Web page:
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Axons of olfactory sensory neurons (red and green) coalesce in the mouse olfactory bulb to form glomeruli that are surrounded by cells (nuclei in blue). By Michael Akins, PhD

Our department's focus in neuroscience comprises multiple investigators who pursue research to better understand how the nervous system develops and functions. Researchers in the department study numerous aspects of neuroscience including neurogenesis, neural circuit formation and function, how neural circuits change with experience, the function of astrocytes on nervous system development and function, how genes affect behavior, and the evolution of brain structures in social insects. Our faculty use a large number of model organisms including worms, flies and mice. We also use technology including two-photon microscopy to visualize neurons in living animals, and super resolution microscopy to study the fine structure of synaptic connections.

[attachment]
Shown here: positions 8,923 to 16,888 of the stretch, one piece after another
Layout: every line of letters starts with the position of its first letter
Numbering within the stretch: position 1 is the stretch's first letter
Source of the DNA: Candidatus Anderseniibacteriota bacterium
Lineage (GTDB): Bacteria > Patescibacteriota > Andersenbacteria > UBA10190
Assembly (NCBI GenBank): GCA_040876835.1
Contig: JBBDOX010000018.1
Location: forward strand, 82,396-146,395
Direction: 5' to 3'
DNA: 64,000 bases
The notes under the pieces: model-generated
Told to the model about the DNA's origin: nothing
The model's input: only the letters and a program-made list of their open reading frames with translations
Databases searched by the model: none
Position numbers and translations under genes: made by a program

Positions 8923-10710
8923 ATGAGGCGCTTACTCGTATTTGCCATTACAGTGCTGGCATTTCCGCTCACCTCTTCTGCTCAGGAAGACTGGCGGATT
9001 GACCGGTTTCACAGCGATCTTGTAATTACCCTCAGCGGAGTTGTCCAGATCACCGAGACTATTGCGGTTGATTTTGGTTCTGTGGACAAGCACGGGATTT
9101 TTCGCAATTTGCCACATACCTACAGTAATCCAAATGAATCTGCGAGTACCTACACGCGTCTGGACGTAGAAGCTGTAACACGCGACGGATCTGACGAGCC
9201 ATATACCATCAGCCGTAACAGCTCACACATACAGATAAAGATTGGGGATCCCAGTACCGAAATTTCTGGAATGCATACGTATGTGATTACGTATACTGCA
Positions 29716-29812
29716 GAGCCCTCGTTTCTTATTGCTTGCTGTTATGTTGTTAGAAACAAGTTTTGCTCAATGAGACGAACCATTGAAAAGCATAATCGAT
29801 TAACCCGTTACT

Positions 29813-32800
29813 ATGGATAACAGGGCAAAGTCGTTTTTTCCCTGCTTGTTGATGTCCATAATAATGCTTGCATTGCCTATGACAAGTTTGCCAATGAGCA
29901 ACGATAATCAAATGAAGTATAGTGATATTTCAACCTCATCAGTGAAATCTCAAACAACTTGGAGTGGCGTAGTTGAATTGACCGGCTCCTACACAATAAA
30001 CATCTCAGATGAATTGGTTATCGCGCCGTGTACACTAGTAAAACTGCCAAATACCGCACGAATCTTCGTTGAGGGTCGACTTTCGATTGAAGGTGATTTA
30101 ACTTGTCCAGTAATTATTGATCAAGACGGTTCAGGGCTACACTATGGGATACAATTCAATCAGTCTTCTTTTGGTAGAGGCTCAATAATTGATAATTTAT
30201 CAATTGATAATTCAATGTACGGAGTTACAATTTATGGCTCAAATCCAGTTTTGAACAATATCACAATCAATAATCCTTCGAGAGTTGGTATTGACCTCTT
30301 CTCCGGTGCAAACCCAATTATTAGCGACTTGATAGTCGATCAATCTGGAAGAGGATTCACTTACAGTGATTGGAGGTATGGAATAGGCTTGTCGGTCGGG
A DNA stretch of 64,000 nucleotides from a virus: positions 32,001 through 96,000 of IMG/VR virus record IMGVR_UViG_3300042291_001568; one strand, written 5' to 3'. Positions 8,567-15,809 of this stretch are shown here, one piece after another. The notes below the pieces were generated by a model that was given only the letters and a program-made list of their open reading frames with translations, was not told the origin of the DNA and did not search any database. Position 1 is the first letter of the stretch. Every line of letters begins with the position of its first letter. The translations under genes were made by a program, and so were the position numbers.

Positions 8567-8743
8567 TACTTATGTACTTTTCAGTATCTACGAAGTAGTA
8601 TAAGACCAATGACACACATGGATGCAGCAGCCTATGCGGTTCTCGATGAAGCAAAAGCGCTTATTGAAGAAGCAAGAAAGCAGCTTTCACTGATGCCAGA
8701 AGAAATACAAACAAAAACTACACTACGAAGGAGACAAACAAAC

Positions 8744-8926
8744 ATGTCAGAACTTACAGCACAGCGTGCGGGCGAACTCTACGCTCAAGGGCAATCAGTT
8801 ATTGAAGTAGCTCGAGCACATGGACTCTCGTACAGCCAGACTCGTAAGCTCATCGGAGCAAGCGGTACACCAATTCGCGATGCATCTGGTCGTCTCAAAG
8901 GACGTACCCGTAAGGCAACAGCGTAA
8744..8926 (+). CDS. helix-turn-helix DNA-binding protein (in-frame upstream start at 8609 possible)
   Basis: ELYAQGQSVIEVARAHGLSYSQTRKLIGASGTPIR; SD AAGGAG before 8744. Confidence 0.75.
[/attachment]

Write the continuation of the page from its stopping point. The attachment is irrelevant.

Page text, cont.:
Faculty Conducting Research in Neuroscience

Contact Specialization
Michael Akins
Assistant Professor
PISB 319
Experience-dependent plasticity in the mammalian nervous system; post-transcriptional regulation of gene expression in neurons
Dr. John Bethea
PISB 123.04
Felice Elefant , Ph.D.
Professor, Director of the Biology Graduate Program
PISB 317

My research program is focused on understanding epigenetic mechanisms that govern higher order brain function via chromatin packaging in neurons.

Denise Garcia
Assistant Professor
PISB 422
Cellular and Molecular Neurobiology
Sean O'Donnell, PhD
PISB 321

Animal behavior, neuroecology, social insects, tropical ecology, thermal physiology

Aleister Saunders, PhD
Senior Vice Provost for Research; Professor
104 Left Bank
Biochemistry, Genetics, Molecular/Cellular Biology
Elias Spiliotis, Ph.D.
Associate Professor; Director, Biology Graduate Programs; Director, Cell Imaging Center
PISB 423
Cell biology, cytoskeleton (microtubules, actin, septins), neuronal and epithelial morphogenesis, spatial regulation of intracellular transport, cell motility and cell division.